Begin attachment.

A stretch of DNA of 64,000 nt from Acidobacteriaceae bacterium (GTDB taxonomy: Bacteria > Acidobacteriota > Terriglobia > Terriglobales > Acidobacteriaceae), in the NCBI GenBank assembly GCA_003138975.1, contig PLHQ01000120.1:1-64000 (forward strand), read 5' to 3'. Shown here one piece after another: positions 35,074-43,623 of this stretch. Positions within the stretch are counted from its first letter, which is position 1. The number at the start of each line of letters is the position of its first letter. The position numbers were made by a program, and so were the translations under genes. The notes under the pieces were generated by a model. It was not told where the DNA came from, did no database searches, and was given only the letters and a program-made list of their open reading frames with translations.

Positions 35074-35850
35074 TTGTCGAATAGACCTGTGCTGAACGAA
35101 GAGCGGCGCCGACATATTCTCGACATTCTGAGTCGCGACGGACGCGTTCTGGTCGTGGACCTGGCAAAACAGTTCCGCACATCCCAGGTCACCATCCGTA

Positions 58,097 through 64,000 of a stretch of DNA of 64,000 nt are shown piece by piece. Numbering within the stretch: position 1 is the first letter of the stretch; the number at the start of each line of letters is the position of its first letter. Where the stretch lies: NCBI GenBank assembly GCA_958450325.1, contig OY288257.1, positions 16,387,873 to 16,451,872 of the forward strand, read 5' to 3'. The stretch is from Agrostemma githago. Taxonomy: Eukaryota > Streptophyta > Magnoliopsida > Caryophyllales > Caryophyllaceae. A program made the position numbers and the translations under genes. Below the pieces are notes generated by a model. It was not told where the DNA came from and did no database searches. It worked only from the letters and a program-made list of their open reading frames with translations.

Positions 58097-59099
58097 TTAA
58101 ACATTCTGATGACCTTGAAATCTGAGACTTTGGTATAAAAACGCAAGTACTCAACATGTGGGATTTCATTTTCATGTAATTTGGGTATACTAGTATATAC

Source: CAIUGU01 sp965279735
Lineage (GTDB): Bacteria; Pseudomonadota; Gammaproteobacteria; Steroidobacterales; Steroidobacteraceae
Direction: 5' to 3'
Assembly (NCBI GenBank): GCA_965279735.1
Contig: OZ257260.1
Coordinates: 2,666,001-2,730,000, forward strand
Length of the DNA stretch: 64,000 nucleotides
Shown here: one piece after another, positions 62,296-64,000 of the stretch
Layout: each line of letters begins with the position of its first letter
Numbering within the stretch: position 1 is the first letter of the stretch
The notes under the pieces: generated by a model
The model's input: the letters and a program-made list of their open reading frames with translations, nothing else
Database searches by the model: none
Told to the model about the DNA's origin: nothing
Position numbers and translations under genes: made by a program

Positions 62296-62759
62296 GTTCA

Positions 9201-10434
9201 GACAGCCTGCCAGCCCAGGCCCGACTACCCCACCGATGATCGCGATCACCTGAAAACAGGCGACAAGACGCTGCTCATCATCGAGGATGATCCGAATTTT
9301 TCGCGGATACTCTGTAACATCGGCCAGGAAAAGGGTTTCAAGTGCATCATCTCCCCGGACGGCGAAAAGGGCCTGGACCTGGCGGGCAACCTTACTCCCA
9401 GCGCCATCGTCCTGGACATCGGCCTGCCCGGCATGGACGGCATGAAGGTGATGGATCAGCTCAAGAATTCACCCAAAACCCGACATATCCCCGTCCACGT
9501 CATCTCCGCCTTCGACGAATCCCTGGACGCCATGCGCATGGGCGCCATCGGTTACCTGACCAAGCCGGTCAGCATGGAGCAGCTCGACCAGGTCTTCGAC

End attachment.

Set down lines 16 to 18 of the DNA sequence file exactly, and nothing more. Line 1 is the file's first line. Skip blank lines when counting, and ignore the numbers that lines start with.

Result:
Shown here: one piece after another, positions 62,296-64,000 of the stretch
Layout: each line of letters begins with the position of its first letter
Numbering within the stretch: position 1 is the first letter of the stretch